ulation tracers in the Milky Way (Dante Minniti) and its satellites — the Magellanic Clouds (Vincenzo Ripepi). The search for the most metal-poor stars in the halo (Piercarlo Bonifacio), the chemical enrichment of ultra-faint dwarf spheroidal galaxies (Georges Kordopatis), and the ­census of circumstellar discs in nearby star-forming regions (Giacomo Beccari) were also covered. Mariya Lyubenova presented a new stellar spectral library, based on X-shooter observations. Reinhard Genzel presented the results from the Galactic Centre Legacy Programme. This is actually a series of many programmes that together comprise a long-term coherent monitoring experiment, which has unambiguously established that there is a Schwarzschild–Kerr black hole at the centre of the Milky Way, if general relativity is applicable. This ­programme continues to test the physical processes in the vicinity of the Milky Way black hole and will enter a new phase in the coming years when the star S2 will again pass very close to the black hole, in 2018. Several instruments will measure this event, including the newest addition to the Paranal suite, aptly called GRAVITY. The last session of the workshop covered time domain astrophysics, such as supernovae (Stephen Smartt, Stefano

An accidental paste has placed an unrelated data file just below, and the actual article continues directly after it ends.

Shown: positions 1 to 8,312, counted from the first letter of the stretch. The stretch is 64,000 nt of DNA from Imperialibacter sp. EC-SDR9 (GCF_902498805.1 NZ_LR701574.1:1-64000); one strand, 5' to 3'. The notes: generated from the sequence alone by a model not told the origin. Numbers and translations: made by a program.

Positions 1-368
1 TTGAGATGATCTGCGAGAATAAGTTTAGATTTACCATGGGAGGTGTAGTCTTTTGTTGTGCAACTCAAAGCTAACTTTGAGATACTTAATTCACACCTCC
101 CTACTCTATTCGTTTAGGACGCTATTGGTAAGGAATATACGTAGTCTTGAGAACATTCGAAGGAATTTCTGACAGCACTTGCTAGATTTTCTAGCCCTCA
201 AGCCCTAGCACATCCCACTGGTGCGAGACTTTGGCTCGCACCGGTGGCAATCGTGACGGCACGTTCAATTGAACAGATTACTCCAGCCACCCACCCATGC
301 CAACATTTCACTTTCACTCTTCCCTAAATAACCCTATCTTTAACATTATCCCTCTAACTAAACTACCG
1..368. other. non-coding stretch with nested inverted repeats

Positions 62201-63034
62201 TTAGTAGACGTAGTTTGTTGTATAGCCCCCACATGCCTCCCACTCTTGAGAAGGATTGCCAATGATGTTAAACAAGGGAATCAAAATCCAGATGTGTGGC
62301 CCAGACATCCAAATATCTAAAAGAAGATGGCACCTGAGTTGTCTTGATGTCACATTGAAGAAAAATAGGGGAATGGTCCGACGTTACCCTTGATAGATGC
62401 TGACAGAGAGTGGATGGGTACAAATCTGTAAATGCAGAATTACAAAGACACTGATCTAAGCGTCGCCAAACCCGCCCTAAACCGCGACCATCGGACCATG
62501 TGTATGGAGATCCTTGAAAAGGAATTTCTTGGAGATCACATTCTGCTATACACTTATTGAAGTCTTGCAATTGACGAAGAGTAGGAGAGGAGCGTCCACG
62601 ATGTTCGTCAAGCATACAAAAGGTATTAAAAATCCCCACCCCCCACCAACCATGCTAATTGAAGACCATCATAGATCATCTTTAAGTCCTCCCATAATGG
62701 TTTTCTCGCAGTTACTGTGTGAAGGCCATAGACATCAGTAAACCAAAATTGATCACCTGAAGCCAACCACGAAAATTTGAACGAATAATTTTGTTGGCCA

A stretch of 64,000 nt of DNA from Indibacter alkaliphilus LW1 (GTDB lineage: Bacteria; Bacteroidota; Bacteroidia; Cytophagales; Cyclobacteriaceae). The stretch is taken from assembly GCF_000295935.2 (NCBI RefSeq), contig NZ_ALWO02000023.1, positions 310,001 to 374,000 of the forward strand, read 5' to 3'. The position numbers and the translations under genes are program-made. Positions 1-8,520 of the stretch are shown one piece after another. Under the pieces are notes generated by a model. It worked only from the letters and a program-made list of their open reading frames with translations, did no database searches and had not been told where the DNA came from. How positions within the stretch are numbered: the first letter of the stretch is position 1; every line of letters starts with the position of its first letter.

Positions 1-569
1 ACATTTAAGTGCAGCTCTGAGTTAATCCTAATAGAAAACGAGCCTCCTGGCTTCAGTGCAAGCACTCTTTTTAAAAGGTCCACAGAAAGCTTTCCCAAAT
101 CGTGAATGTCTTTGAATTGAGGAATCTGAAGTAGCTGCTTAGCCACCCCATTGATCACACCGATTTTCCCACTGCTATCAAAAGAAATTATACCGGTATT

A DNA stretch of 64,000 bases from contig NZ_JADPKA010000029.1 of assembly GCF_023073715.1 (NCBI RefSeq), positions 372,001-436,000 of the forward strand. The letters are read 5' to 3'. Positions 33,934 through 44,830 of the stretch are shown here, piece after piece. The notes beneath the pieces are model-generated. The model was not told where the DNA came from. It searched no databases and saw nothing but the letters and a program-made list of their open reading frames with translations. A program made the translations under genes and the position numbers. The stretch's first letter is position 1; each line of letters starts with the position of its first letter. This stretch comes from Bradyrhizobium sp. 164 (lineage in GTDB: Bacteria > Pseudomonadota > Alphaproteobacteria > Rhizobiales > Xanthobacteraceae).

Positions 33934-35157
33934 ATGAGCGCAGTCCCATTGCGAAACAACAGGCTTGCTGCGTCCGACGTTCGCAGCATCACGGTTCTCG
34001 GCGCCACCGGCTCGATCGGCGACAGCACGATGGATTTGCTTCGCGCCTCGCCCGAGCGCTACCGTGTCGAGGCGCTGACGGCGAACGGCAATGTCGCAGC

Benetti and Cosimo Inserra) as well as proper motion and parallaxes (Radostin Kurtev), and ending with a review of results on the characterisation and formation of planets. Didier Queloz gave an exciting overview of the field, highlighting how far we have come from the first discoveries of planets around other stars, to the physical characterisation of the most extreme planetary systems. The High Accuracy Radial velocity Planet Searcher (HARPS) on the ESO 3.6-metre is leading this field and has provided a census of the super-Earth and Neptunemass planet population around Solartype stars (Francisco Pepe), while the VLT Interferometer provides exquisite resolution to zoom into the early stages of planet formation and protoplanetary disc physics (Jean-Philippe Berger). Closing the loop: Legacy of Large Programmes/Public Surveys and archives The closing session returned to data archiving and access as one aspect of the contribution to the legacy value of Large Programmes and Public Surveys. The SAF is the collection point for Large Programme and Public Survey products and the primary point of publication/­ availability of these products to the ESO ­community as laid down by ESO Council resolution #104 from 17–18 December 2004. Phase 3 — the process of preparation, validation and ingestion of science data products for storage in the SAF, and subsequent data publication to the scientific community (Arnaboldi et al., 2014) — ensures the coherent legacy and data return via the ESO SAF.